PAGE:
More than 9.6 million people, almost a quarter of the entire population of Sudan, are now severely food insecure and in need of urgent assistance, according to the latest International Food Security Phase Classification (ICP) report. The figure, the highest ever recorded in the history of the IPC analysis in the country, represents an increase of 65 per cent if compared with the same period (June to September) last year. Around 2.2 million people are facing emergency levels of acute food insecurity (IPC phase 4) and around 7.4 million people are classified under crisis acute food insecurity (IPC phase 3). Another 15.9 million people are estimated to be under stress phase (IPC phase 2), and any additional shock could push them to severe levels of hunger. This is also a high figure compared to previous analyses.

Almost all states register a dramatic increased on food consumption gaps, if compared with 2019. The situation is especially concerning in North Kordofan, with an increase of 335 per cent on the number of severely food-insecure people, or Gazera, with an increase of over 200 per cent. According to IPC, increasing and protracted displacements, the ongoing economic crisis and high inflation rater that pushed food prices up, exacerbated by the impacts of the COVID-19 pandemic, are the main causes of the food insecurity in Sudan.

COVID-19-related measures significantly decreased commodity movement, market function and cross-border trade, and compromised livelihoods, daily labour opportunities, reducing families purchasing power and food access for the vulnerable population.

The United Nations and partners provided relief food assistance to approximately 2.3 million people over the first quarter of 2020. But more has to be done to attend the increasing humanitarian needs. For this, funding is urgently needed. The 2020 Humanitarian Response Plan received only 34 per cent of the 1.4 billion required.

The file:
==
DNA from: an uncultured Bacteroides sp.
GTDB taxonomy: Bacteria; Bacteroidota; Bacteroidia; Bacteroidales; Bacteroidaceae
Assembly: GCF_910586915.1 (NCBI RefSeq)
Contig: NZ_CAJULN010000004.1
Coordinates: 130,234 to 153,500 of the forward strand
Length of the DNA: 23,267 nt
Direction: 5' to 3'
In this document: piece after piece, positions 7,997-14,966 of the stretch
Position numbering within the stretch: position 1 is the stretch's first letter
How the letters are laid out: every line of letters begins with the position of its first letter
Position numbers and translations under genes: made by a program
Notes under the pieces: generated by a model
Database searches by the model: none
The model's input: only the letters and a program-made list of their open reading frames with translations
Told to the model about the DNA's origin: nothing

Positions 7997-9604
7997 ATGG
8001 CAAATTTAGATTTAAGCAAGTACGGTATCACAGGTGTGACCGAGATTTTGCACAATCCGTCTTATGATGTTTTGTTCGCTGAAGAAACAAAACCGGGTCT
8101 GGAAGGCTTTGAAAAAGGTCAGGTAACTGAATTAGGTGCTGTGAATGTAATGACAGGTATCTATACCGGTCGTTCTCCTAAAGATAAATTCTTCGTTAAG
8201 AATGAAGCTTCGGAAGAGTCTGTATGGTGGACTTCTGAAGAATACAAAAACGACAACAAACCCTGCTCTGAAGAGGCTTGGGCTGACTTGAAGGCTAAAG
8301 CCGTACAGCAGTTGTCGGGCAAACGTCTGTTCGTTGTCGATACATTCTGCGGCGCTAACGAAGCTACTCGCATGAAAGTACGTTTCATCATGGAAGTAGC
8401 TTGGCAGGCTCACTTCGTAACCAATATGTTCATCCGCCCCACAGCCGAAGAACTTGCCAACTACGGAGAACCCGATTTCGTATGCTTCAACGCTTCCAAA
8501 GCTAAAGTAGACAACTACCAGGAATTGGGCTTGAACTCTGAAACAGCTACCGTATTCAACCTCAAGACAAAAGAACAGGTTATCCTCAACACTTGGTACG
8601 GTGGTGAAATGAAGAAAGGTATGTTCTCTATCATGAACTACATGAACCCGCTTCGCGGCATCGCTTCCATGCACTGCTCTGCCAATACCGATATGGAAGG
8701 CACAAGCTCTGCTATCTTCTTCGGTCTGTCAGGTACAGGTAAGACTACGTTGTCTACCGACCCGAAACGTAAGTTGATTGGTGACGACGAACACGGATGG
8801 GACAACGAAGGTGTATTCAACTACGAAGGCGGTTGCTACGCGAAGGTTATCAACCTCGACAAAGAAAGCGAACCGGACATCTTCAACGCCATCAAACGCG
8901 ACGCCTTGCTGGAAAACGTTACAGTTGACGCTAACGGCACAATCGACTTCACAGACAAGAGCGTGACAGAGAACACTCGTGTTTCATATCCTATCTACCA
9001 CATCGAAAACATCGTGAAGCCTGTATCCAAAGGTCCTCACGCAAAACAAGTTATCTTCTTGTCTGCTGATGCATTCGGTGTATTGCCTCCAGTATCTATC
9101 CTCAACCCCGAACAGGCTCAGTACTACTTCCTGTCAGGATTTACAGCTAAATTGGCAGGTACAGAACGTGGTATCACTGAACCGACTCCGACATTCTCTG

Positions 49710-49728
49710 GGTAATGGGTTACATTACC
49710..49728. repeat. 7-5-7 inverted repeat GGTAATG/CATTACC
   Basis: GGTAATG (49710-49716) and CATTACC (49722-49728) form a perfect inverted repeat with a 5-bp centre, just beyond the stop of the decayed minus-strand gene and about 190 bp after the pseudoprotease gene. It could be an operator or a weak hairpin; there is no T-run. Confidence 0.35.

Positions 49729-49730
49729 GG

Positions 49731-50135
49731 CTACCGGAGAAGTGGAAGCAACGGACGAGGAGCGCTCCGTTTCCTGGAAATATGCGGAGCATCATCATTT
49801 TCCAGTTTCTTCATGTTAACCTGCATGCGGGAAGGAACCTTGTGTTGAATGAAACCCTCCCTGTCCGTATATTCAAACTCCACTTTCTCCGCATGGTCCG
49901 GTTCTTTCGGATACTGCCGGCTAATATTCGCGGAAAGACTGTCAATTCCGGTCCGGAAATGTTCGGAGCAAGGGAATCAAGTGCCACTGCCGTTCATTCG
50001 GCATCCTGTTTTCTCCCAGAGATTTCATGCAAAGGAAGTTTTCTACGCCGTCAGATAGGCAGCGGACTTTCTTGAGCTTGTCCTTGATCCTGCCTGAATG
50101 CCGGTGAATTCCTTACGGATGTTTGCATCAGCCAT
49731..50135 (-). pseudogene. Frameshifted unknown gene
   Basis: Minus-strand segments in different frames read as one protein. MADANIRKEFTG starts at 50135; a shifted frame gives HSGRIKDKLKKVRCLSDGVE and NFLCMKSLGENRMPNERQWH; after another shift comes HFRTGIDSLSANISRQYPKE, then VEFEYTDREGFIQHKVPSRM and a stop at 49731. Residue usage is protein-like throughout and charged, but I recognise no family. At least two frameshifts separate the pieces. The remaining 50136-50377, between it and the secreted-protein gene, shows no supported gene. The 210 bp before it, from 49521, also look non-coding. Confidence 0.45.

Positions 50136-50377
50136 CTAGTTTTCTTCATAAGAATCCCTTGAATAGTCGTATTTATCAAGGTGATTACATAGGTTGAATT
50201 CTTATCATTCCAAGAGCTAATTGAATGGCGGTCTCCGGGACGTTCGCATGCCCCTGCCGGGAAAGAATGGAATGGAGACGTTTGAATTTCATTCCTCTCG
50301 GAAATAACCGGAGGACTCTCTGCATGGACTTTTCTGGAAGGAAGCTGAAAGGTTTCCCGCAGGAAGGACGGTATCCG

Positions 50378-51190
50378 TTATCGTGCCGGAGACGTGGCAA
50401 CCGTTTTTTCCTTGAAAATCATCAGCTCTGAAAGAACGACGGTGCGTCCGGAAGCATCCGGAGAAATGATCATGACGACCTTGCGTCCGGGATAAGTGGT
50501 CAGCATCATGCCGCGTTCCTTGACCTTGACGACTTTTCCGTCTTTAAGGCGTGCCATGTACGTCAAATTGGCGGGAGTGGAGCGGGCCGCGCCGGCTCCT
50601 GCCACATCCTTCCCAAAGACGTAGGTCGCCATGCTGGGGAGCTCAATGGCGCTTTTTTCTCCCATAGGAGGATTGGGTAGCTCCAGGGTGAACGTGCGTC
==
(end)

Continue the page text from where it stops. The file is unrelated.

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Sudan

Situation Report
Emergency Response
DSR-9-July SJM Women-and-Children-in-Gorlanbang-village SDarfur CIS July2020
Women and children in Gorlanbang village, South Jebel Marra locality, South Darfur (IA mission, July 2020)

More than 350,000 people received humanitarian assistance in previously inaccessible areas of South Darfur

United Nations agencies and humanitarian partners have provided life-assistance to about 350,000 people in previously inaccessible parts of the Jebel Marra area, in South Darfur, over the past nine months, overcoming important challenges, including the COVID-19 pandemic. In addition, humanitarians reached different communities for the first time in 10 years, during a need’s assessment carried out at the end of June in the area. According to the preliminary findings of the studies, hundreds of thousands of people across several communities in the region have little or no access to safe water, hygiene and sanitation products, and also lack health, nutrition, education and protection services.

The last mission, led by OCHA, could assess the situation in South Jebel Marra locality, on the boundary between Government-controlled and Sudan Liberation Army – Abdel Wahid (SLA/AW)-controlled areas. According to the community leaders, there are about 127,000 people in Gorlanbang Village alone, including 11,800 internally displaced persons (IDPs) from surrounding villages and 9,400 returnees. The IDP community reported that they have not been able to travel to their home villages since 2017 due to security concerns. Fears of sexual gender-based violence also prevents women from going to their farms or collecting firewood.

In North and West Jebel Marra localities, IOM and other humanitarian partners are completing the registration of people in need and providing emergency humanitarian needs assistance. Other areas of Jebel Marra in Central and South Darfur States are already receiving food, emergency shelter, non-food supplies, health, nutrition, WASH and education services.